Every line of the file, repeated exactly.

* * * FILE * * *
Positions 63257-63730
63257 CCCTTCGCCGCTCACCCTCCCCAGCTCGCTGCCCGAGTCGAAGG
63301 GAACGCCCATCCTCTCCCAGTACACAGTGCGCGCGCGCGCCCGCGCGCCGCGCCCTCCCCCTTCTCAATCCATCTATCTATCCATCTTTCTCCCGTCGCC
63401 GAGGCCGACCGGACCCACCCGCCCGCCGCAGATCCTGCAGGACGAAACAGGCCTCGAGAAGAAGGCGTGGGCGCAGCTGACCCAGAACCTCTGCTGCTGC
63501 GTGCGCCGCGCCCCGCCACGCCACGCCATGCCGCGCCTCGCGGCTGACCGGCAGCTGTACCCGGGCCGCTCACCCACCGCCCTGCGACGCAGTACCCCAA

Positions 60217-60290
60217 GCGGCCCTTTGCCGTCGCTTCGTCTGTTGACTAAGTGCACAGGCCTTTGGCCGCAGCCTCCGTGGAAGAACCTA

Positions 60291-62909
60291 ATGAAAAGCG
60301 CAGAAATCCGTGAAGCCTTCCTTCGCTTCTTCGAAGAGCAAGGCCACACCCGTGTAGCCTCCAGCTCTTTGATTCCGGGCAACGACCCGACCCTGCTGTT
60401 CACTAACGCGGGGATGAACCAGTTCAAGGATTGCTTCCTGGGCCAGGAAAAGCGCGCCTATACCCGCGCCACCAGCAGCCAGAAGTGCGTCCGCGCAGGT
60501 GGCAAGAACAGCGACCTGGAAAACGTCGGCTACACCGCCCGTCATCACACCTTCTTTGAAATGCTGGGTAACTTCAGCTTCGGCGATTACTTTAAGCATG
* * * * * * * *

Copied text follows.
Positions 63257-63730
63257 CCCTTCGCCGCTCACCCTCCCCAGCTCGCTGCCCGAGTCGAAGG
63301 GAACGCCCATCCTCTCCCAGTACACAGTGCGCGCGCGCGCCCGCGCGCCGCGCCCTCCCCCTTCTCAATCCATCTATCTATCCATCTTTCTCCCGTCGCC
63401 GAGGCCGACCGGACCCACCCGCCCGCCGCAGATCCTGCAGGACGAAACAGGCCTCGAGAAGAAGGCGTGGGCGCAGCTGACCCAGAACCTCTGCTGCTGC
63501 GTGCGCCGCGCCCCGCCACGCCACGCCATGCCGCGCCTCGCGGCTGACCGGCAGCTGTACCCGGGCCGCTCACCCACCGCCCTGCGACGCAGTACCCCAA

Positions 60217-60290
60217 GCGGCCCTTTGCCGTCGCTTCGTCTGTTGACTAAGTGCACAGGCCTTTGGCCGCAGCCTCCGTGGAAGAACCTA

Positions 60291-62909
60291 ATGAAAAGCG
60301 CAGAAATCCGTGAAGCCTTCCTTCGCTTCTTCGAAGAGCAAGGCCACACCCGTGTAGCCTCCAGCTCTTTGATTCCGGGCAACGACCCGACCCTGCTGTT
60401 CACTAACGCGGGGATGAACCAGTTCAAGGATTGCTTCCTGGGCCAGGAAAAGCGCGCCTATACCCGCGCCACCAGCAGCCAGAAGTGCGTCCGCGCAGGT
60501 GGCAAGAACAGCGACCTGGAAAACGTCGGCTACACCGCCCGTCATCACACCTTCTTTGAAATGCTGGGTAACTTCAGCTTCGGCGATTACTTTAAGCATG